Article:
I failed to read the 15 by the end of April, but I did read 10, and am continuing the project now, without a timeline, until I reach my goal. I’m currently on book #12. I have been careful to include a mix of types of books including diary, history, investigative journalism, memoir, novels, poetry, a short-story collection, and even a comic book (that won the Pulitzer Prize, no kidding). This reading project has been difficult—both emotionally and in terms of time—but the rewards are tremendous, and I plan to write more about it after I finish reading my 15th book.

While nobody who was not directly involved in the Holocaust can understand what it was like to be there, my level of understanding is forever deepened by the reading that I have been doing lately. Now whenever I read any article (or see a video, or speak with somebody) about the Holocaust, I find that I have the context that I was lacking before.

And now I’ve decided, for the long term, that the Holocaust Reading Project will not be my last one. From this point on, my reading will be a mix of breadth and depth. So personal reading projects (i.e., depth-reading) will be alternated with (or mixed in with) periods of unguided reading (i.e., breadth-reading).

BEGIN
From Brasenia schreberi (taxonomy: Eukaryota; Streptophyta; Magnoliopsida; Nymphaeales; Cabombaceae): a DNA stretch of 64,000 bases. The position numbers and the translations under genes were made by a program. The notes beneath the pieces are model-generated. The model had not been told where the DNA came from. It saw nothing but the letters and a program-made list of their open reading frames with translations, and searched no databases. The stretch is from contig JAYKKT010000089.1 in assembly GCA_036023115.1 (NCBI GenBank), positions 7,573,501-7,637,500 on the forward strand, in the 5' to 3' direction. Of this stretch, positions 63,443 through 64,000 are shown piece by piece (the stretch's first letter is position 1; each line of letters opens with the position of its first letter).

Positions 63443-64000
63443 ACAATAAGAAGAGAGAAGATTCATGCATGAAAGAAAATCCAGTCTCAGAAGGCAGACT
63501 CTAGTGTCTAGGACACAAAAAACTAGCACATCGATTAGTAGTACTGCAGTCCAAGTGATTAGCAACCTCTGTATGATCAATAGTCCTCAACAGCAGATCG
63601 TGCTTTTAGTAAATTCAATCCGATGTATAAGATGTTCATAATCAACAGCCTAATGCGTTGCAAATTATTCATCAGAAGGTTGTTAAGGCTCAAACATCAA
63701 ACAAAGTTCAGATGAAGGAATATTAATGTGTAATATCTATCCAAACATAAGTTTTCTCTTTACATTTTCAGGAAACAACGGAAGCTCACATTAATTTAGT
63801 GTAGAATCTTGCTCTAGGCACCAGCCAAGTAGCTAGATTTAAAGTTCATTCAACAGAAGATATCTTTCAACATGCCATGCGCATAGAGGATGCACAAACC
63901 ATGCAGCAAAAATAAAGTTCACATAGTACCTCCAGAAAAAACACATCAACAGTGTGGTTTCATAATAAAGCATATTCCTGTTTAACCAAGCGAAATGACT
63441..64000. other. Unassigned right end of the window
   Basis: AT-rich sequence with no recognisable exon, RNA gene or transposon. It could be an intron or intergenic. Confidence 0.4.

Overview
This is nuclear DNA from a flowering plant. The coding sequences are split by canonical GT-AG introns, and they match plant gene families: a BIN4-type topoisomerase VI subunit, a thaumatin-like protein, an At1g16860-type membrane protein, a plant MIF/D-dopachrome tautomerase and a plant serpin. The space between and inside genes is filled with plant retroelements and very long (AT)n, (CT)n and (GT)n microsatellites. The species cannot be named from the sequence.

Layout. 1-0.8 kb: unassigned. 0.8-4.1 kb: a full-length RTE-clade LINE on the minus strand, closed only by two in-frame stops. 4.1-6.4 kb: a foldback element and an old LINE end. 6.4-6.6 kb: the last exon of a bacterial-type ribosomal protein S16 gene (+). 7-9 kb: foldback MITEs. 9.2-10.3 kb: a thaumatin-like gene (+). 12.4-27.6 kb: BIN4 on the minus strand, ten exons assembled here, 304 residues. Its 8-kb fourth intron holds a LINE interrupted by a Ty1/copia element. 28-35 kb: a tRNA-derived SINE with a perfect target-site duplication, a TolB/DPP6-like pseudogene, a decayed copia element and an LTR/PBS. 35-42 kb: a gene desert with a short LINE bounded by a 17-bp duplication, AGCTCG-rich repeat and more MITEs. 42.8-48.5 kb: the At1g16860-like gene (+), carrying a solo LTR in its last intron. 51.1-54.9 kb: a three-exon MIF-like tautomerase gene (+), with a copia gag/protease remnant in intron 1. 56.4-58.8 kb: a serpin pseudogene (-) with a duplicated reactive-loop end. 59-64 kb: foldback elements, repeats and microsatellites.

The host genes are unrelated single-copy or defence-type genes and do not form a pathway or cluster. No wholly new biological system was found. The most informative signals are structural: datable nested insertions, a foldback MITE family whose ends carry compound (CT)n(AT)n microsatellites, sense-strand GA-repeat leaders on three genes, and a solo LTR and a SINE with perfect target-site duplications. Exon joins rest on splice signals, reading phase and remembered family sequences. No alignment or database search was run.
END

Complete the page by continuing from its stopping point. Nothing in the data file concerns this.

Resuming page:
Though I’ve not even finished this Holocaust Reading Project, I am already considering ideas for future reading projects. Some examples: Horror masters: The works of Poe, Lovecraft, and Ligotti; Biographies of great composers; India under British rule.

Other ideas for personal reading projects are lists (such as Time Magazine’s 100 Greatest English-language Novels) and prize-winners (e.g., National Book Award winners).

I expect that this summer, once I finish my Holocaust Reading Project, I will take a break from this depth-reading and get into some light summery fare.

But before too long, once my brain is sufficiently rested … I will venture back into the deep end.

Ranjit Souri lives in Chicago.